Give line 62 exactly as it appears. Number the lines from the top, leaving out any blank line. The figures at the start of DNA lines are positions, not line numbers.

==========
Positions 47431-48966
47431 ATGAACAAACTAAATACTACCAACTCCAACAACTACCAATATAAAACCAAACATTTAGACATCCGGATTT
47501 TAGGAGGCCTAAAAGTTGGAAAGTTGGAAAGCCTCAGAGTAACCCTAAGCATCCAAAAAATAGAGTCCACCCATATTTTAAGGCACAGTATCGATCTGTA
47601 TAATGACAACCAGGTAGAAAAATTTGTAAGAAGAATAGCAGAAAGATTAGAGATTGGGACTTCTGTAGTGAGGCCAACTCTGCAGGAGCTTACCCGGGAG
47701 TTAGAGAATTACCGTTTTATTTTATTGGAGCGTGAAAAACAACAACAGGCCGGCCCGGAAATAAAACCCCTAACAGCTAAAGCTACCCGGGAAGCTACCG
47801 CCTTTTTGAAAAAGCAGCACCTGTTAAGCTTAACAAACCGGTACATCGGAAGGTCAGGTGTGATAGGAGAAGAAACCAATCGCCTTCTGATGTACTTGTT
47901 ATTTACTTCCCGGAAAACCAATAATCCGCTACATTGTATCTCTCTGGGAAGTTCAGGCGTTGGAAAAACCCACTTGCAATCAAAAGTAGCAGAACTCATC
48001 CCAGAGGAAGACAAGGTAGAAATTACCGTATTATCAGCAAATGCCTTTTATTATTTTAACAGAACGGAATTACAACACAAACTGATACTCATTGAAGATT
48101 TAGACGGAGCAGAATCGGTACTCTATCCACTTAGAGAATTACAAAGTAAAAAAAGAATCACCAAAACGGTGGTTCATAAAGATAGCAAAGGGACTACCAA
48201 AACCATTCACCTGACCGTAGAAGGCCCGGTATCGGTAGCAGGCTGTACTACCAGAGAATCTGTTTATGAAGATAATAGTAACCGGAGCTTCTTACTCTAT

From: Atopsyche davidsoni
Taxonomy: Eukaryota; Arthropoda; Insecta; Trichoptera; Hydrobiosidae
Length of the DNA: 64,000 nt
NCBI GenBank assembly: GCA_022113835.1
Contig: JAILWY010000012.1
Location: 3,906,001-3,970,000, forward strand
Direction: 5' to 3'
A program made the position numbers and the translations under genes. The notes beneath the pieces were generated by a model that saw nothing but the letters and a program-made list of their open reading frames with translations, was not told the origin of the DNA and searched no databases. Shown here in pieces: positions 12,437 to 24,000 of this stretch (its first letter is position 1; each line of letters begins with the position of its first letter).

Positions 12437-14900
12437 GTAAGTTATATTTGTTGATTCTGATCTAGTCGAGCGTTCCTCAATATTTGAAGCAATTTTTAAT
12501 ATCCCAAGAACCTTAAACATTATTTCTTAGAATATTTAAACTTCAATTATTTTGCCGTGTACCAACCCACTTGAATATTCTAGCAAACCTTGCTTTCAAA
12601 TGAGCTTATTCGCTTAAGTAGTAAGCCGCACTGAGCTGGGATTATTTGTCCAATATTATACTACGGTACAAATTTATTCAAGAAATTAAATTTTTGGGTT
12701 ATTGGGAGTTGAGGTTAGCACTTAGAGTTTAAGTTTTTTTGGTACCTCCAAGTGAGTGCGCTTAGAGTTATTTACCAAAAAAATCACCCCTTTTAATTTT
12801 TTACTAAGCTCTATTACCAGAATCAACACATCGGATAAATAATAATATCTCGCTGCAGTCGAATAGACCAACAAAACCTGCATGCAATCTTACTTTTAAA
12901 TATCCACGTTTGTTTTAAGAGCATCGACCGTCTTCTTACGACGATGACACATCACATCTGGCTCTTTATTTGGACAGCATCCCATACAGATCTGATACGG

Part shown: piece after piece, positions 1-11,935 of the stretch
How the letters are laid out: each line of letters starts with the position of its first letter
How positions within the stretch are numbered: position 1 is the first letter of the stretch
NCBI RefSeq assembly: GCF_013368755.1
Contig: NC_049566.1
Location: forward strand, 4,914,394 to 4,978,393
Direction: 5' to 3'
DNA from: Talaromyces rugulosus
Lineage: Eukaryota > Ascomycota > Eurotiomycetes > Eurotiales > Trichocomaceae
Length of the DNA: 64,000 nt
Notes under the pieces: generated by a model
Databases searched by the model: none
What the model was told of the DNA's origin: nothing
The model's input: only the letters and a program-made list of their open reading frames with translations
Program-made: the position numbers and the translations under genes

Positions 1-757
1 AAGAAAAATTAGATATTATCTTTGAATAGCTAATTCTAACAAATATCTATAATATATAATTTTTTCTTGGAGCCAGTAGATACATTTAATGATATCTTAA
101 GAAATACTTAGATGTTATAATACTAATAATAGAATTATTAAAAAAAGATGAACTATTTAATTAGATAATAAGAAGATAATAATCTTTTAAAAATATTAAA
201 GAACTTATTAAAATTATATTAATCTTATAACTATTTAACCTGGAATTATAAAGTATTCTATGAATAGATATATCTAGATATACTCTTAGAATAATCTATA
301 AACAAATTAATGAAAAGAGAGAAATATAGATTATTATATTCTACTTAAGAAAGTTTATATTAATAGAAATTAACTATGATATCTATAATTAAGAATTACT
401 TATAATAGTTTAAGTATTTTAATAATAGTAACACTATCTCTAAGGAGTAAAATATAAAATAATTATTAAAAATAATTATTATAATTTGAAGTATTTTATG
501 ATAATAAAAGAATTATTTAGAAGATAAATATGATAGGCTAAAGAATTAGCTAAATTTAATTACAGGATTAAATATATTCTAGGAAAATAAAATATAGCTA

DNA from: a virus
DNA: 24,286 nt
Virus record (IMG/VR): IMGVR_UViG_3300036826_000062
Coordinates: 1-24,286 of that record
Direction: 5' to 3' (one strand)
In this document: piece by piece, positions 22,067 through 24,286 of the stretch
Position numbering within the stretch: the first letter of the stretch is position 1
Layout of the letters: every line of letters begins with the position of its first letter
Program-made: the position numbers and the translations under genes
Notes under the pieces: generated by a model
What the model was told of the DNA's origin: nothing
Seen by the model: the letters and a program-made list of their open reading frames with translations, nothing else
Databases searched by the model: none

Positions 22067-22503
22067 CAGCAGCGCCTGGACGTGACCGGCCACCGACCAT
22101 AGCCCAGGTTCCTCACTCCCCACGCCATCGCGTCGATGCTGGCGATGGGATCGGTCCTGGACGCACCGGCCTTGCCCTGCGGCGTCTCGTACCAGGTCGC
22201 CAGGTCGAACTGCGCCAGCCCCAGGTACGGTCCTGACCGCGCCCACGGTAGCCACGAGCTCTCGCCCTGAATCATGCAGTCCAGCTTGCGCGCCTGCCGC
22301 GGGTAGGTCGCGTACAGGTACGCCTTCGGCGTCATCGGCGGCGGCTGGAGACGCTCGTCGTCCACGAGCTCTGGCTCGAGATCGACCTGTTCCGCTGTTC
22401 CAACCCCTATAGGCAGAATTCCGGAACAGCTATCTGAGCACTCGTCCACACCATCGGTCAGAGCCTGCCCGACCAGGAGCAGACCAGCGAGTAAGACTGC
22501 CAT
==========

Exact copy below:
22067 CAGCAGCGCCTGGACGTGACCGGCCACCGACCAT